The art of quad posters evolved, as well. In the early years, artists such as painters and illustrators provided the artwork. Whereas in contemporary times, manipulated photography is used the most. Thanks to Photoshop. Of course, today’s movie posters use traditional painting and illustration; it’s just not as much.
Let’s go way back and see how they used to do it and also take a look at a contemporary example of a movie released in 2017.
The quad for “Nina’s Evening Prayer” (1912) is a painting of a father putting his daughter to bed. There is no other artwork. The written word consists of only the movie title and a catchphrase.
The “Pinky” (1950) quad displays the painting of the two star’s faces in opposite corners superimposed on an abstract background. The film title is written diagonally across the space between their faces in large print.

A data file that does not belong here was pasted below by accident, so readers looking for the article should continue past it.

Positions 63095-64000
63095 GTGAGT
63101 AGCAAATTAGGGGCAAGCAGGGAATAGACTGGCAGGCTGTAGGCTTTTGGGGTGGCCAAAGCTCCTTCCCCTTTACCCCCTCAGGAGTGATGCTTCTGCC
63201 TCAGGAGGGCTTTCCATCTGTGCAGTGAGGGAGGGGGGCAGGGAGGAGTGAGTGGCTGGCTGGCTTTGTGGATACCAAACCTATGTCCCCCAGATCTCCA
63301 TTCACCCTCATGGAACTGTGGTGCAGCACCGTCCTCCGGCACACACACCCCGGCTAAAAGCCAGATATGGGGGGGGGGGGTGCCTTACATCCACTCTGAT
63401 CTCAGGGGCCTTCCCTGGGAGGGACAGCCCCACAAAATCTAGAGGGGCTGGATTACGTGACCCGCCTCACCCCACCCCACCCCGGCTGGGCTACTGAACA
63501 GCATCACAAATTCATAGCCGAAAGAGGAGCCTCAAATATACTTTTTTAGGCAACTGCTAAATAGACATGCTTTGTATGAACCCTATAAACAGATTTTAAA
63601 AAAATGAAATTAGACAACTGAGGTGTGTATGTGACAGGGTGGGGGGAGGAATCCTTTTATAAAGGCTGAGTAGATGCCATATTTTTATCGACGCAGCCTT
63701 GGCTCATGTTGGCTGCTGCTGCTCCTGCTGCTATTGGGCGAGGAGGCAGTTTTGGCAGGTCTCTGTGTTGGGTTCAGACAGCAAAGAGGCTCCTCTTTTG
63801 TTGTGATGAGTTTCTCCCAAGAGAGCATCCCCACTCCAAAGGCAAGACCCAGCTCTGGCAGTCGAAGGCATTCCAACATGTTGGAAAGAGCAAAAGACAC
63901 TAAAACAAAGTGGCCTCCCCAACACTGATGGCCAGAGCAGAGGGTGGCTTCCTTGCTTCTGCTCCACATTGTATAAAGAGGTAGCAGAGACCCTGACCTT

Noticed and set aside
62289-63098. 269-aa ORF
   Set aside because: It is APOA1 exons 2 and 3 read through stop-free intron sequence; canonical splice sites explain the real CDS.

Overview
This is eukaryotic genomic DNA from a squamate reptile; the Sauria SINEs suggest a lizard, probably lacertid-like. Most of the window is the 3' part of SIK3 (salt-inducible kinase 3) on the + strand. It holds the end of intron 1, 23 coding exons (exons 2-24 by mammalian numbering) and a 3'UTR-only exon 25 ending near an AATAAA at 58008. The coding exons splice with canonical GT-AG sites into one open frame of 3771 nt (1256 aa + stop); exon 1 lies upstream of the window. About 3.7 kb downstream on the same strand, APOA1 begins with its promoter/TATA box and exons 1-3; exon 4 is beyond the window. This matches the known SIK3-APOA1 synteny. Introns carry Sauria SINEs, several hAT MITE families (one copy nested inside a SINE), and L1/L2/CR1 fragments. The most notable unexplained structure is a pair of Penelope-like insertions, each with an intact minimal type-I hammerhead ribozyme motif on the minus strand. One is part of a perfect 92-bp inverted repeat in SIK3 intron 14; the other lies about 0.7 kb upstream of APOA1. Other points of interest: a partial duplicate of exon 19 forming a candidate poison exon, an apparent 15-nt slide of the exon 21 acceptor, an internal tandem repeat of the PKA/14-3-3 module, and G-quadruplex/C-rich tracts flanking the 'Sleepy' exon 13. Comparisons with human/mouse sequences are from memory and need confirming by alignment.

Notice how the other information is included in descending size based on importance, known as hierarchy.
Since the 1980s, film companies have used photography for part or all of the artwork.
The quad for “Dunkirk” (2017) is several photographs blended into each other with the film title across the poster’s width. There is no original artwork. It was done with Photoshop.
Until the 1980s, film posters were not considered an art form, and there were few collectors. However, that all changed on December 11, 1990. The first auction featuring only film posters was held.
The auction sold 271 posters for a total of $935,000. The average poster sold for $3,450. In 2005, a poster for Fritz Lang’s 1927 classic film, “Metropolis,” sold for $690,000!
Quad collectors approach value similarly to all collectors. The rarity of the piece increases its value. If it’s in poor condition, it’ll fetch a lower price.
Some collectors are fans of a particular artist or see the significance of the quad to art history. Value is added if the movie was a blockbuster. Likewise, the value can increase if the movie is a cult favorite or obscure work.
Iconic artists with a distinct style are favored over the more run-of-the-mill artists.
An artist known for his film poster work is Batiste Madalena. He was a 22-year-old Italian immigrant and art student in Rochester, New York when George Eastman, founder of the Eastman Kodak Company, hired him to produce posters for the new Eastman theater.